Are the baseball diamonds at Walsh Field too expensive to maintain? The Belfast City Council took up this question May 4 after receiving a single bid for groundskeeping of the recreational city park that several councilors argued was too much.

Walsh Field was built by MBNA in 1997 as a replacement for a baseball field that had stood on the Belmont Avenue parcel developed by the credit card company. MBNA’s successor, Bank of America, inherited the Walsh Field and in 2007 gave it as a gift to the city.

On Tuesday, several city councilors argued against maintaining the fields at their current level. The cost of maintaining the fields includes water and servicing of an irrigation system that, according to Parks officials, is necessary for the type of grass that grows on the field. The watering system was viewed by several councilors as an extravagance.

Councilor Eric Sanders suggested letting the grass go without irrigation and ultimately replacing it with a type that can grow on water from rainfall.

Sanders’ comments appeared to relate not only to cost but also to the environmental impact of maintaining turf, and Councilor Marina Delune also expressed interest in scaling back the fields’ upkeep as a way to cut costs and lessen the environmental impact.

Councilor Lewis Baker recommended scaling back for financial reasons. “We’re going to have expensive issues if we maintain the mindset that we have to keep it up to the level that MBNA did,” he said.

The company that currently maintains the grounds, Farley and Son of Rockport, submitted the only bid to the city. Parks Director Jim Bell said promotion of the contract was comparable to that of other city contracts. The bid from Farley came in at $15,400 for the first year of a three-year contract, with annual increases, up to $16,661 in 2012.

Bell recommended against the suggestion made by several councilors to scale back maintenance of the fields. As an alternative, he suggested that the city could charge a fee to groups that use the fields, but several, including Delune and Mayor Walter Ash, were opposed to the idea.

Ash voiced his support for maintaining the fields at their current levels, saying that the fields shouldn’t receive less maintenance when other city facilities, like the tennis courts and pool in City Park, are getting regular upkeep. “If we’re not going to take care of it, maybe we shouldn’t have accepted it in the first place,” he said.

Bell noted that the use of the fields had increased in the two and a half years the city has owned them. Where the fields saw three all-star games last year, Bell anticipated there would be 13 in the coming year.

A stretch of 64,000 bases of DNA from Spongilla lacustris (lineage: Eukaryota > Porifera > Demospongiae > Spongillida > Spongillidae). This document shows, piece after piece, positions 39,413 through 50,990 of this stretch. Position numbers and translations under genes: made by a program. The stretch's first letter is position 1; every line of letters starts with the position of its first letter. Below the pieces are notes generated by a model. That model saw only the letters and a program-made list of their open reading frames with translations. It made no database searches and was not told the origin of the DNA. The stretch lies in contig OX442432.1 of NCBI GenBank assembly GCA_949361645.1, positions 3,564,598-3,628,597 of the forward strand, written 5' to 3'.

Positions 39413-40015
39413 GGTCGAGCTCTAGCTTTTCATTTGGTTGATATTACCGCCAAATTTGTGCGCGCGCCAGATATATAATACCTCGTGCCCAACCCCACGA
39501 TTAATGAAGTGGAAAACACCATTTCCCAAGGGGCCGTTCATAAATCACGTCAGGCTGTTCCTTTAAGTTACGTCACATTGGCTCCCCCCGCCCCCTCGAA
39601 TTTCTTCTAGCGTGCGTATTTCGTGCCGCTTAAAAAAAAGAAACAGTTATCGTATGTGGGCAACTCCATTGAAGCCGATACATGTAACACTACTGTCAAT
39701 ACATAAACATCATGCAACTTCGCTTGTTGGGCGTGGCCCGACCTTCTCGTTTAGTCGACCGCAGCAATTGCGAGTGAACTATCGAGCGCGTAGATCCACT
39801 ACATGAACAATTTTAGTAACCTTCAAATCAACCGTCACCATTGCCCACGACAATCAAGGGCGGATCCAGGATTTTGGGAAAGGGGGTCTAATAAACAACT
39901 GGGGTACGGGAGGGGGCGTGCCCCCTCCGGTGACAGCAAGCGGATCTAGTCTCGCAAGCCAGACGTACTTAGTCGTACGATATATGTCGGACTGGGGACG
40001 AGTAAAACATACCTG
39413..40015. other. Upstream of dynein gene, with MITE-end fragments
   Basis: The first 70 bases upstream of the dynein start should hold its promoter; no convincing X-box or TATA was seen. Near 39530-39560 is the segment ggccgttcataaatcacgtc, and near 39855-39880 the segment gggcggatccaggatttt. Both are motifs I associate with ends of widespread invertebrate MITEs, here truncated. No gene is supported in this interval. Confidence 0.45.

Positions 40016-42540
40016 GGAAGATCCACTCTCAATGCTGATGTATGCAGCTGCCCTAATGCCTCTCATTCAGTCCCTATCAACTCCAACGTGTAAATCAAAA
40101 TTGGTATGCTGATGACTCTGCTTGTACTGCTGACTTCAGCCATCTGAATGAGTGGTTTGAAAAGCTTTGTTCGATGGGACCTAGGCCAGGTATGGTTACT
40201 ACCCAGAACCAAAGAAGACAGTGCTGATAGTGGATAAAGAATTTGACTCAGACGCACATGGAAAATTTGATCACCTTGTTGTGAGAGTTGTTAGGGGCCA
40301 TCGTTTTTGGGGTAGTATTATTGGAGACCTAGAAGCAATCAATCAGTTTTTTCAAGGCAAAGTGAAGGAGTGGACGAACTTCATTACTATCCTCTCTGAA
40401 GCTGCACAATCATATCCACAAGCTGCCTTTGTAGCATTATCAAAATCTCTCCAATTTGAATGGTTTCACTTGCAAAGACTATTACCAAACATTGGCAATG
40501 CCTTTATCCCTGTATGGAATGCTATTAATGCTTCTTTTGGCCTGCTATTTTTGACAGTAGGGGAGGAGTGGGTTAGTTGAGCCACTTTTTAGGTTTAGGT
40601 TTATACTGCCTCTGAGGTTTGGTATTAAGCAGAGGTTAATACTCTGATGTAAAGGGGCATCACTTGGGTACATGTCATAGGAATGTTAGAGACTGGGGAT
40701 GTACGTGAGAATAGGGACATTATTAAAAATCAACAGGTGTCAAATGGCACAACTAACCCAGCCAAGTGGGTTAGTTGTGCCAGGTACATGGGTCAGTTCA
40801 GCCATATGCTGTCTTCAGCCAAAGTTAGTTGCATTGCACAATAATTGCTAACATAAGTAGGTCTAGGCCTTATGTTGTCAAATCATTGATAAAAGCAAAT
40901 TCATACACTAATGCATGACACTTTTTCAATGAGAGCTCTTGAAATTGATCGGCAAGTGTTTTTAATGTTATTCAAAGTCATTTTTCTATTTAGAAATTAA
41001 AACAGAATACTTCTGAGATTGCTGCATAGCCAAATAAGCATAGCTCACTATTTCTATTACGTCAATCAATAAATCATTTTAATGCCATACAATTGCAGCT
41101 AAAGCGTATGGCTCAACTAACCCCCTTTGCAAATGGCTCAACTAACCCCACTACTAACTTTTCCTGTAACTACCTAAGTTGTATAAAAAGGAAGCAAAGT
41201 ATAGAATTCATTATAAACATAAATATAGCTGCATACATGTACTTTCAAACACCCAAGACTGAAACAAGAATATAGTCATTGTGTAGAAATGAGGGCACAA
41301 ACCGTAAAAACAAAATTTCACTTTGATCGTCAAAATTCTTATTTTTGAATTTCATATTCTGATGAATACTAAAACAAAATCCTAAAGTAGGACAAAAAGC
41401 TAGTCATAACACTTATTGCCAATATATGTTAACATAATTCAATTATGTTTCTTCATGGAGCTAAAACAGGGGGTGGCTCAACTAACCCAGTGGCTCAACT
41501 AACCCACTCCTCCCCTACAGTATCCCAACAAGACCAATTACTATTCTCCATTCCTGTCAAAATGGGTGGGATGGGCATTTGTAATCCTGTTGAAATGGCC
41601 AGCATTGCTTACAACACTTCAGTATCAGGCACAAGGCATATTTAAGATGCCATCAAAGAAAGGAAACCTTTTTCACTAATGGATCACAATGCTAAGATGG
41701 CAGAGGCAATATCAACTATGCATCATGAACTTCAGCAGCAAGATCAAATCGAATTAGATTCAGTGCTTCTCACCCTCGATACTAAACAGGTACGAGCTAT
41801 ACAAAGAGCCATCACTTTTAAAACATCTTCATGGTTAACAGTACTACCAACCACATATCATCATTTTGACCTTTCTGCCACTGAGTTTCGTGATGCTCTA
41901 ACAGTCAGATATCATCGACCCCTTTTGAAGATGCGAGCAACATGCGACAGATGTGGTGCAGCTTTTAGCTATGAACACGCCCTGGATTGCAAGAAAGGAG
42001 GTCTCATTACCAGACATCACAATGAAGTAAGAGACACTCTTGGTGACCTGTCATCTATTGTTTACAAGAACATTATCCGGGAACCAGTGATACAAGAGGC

Ash equated the extra traffic from these games with an economic development benefit. “Those people are coming from somewhere outside of Belfast,” he said. “Those people are going to be spending money in town. I can see the good of it, the payback.”

Councilor Roger Lee agreed, but recommended asking Farley and Son for a one-year contract, during which time the city could weigh its options. Several city officials expressed skepticism that Farley and Son would agree to pare back the contract to a single year, and Lee himself raised concerns that the expiration of the one-year contract would provide the company with a reason to raise the rates significantly. But the Council voted to give it a try.

In other business, the Council:

Approved a parade and rededication ceremony for the footbridge. The former Route 1 bridge was known as Veterans’ Memorial Bridge until the new bridge was built. The old bridge commemorated fallen World War I soldiers from Waldo County. A plaque bearing their names disappeared some time back, but at the meeting, representatives of Friends of the Bridge, the group organizing the rededication, proposed that they might replace the plaque with one of cast aluminum.

In response to concerns from several members of the City Council that the aluminum would oxidize, the group agreed to look at other options. Bronze — the material of the original plaque — was deemed too expensive. The group also requested to rename the bridge “Armistice Bridge” in the tradition of the pre-World War II holiday Armistice Day, which celebrated the belief that the first war was “the war to end all wars.” In the mid-1950s, the holiday was recast as Veteran’s Day. The Council approved the new name for the bridge.

Accepted a bid from Lane Construction to repave municipal parking lots on Washington and Cross streets. City Manager Joe Slocum said he hoped the work would be completed this summer.